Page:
GROSSE POINTE FARMS, Mich.– Tears were shed, words of consolation were shared, and memories were cherished the evening of Feb. 14 during two emotional prayer vigils to honor the memory of three Michigan State University students whose lives were cut short during a shooting on the East Lansing campus one night earlier.
Two of the students, Brian Fraser and Alexandria Verner, belonged to Catholic parishes in Metro Detroit, while the third, Arielle Anderson, was a much-loved graduate of Grosse Pointe North High School.
The three were killed and at least five others were injured when a shooter opened fire in two locations at the university, which is about 90 miles northwest of Detroit. The suspect was later discovered dead off campus apparently from a self-inflicted gunshot wound. The five who were injured remained in critical condition.
Father Jim Bilot led hundreds of mourners at St. Paul on the Lake Parish in Grosse Pointe Farms in a prayer vigil that featured a picture of Fraser, 20, a Michigan State sophomore and 2017 graduate of the parish school, surrounded by candles in the sanctuary.
“We are here as a community of faith to support you and your support for us as a community of faith,” Father Bilot said. “We come to pray, and that is the most important and most powerful thing that we could do at this time.”
Leading the congregation, Father Bilot asked God to comfort Fraser’s family and friends and to welcome him into the light of heaven.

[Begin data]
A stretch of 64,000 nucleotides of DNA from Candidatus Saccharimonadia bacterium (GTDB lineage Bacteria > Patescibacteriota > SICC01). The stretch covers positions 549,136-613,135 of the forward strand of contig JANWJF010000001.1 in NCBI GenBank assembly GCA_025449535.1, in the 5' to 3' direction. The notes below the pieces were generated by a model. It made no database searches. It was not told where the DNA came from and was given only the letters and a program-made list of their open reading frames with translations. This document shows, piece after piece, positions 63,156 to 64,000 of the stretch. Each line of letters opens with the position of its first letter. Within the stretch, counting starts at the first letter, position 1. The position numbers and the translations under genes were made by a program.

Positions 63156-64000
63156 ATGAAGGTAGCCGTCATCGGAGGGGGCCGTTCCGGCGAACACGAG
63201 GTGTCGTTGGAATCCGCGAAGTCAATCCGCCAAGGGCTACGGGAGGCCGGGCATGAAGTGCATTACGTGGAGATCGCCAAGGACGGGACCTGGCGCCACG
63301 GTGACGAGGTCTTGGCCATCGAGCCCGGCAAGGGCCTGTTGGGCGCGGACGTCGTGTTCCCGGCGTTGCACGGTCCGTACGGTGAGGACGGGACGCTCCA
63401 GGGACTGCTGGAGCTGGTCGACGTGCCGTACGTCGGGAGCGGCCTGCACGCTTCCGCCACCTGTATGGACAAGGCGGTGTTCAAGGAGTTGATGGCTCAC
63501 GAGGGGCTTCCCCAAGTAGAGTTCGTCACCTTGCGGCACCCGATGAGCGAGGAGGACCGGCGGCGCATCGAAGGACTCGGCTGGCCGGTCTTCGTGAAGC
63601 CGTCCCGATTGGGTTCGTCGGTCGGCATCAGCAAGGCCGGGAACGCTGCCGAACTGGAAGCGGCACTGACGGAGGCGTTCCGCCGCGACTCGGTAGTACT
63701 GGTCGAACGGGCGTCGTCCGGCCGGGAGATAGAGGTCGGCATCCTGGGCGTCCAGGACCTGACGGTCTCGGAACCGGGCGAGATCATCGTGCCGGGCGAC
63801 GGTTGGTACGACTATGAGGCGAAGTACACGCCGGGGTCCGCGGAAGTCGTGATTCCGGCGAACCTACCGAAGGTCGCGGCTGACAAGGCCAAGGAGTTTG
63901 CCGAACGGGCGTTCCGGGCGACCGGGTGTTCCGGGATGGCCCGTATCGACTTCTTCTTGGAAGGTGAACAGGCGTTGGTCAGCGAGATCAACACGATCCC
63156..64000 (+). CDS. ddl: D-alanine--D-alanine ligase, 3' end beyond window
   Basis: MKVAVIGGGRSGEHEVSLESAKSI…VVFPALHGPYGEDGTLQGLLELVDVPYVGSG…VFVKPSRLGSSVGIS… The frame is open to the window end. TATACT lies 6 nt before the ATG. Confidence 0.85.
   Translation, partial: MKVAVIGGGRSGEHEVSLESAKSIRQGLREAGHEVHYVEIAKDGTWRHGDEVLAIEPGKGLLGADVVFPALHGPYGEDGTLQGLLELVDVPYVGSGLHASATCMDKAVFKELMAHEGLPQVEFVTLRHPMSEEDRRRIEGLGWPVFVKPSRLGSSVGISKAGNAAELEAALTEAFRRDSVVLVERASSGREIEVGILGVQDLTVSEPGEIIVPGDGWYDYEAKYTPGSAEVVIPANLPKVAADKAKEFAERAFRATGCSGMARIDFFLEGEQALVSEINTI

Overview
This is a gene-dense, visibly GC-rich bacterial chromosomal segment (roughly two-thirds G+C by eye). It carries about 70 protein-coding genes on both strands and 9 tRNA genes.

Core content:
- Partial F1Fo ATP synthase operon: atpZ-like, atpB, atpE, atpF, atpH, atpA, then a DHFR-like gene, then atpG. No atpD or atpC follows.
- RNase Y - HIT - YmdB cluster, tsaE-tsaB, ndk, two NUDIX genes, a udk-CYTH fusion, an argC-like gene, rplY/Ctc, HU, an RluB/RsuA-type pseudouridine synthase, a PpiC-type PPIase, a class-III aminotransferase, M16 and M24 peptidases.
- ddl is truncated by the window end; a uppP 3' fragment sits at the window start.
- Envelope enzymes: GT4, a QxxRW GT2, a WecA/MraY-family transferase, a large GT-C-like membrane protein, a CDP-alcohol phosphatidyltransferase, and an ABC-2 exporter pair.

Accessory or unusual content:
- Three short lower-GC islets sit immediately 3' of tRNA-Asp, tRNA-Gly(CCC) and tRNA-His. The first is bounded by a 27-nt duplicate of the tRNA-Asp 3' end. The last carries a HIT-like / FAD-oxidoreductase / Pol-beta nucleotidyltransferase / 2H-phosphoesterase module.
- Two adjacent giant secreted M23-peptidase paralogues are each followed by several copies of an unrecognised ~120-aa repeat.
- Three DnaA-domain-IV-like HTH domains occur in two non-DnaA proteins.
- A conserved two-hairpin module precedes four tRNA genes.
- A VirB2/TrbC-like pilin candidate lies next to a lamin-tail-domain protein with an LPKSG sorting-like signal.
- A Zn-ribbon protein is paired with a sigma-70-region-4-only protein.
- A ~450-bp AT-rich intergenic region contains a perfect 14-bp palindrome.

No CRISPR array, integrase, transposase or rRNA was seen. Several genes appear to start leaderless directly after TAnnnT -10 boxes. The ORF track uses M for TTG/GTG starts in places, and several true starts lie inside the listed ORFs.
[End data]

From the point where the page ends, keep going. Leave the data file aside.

“My brothers and sisters, we believe that all the ties of friendship and affection that knit us as one throughout our lives do not unravel with death,” the priest said. “Confident that God always remembers the good we have done and forgives all our faults, let us pray, asking (God) to gather Brian to himself.”
“In loving God, he was a faithful young man. This was his church. He received his sacraments here, and he received his faith from this community,” he added. “And we are indebted to his family for the gift that they have given him.”
Acknowledging the unbearable pain of losing a loved one, Father Bilot said it’s not easy to turn to God in prayer in the midst of tragedy.
“We come here filled with a lot of feelings, a lot of emotions, but we’re not here about those feelings,” he said. “The core and depth of our being goes beyond our ability to feel, to think and experience. That’s where Jesus wants us to be. We can be weary. We can be troubled. We can be angry. We can be despairing. We can be fearful. There are so many layers to what’s going on that there’s not one simple answer to any of the questions we may have.”
While Fraser had ties to the St. Paul community, Father Bilot acknowledged the two other students who lost their lives in the shooting, Anderson and Verner, urging prayers for their grieving families as well as five others still hospitalized.
On social media and in person, community members poured out their love for the three victims, who were described as positive, uplifting souls.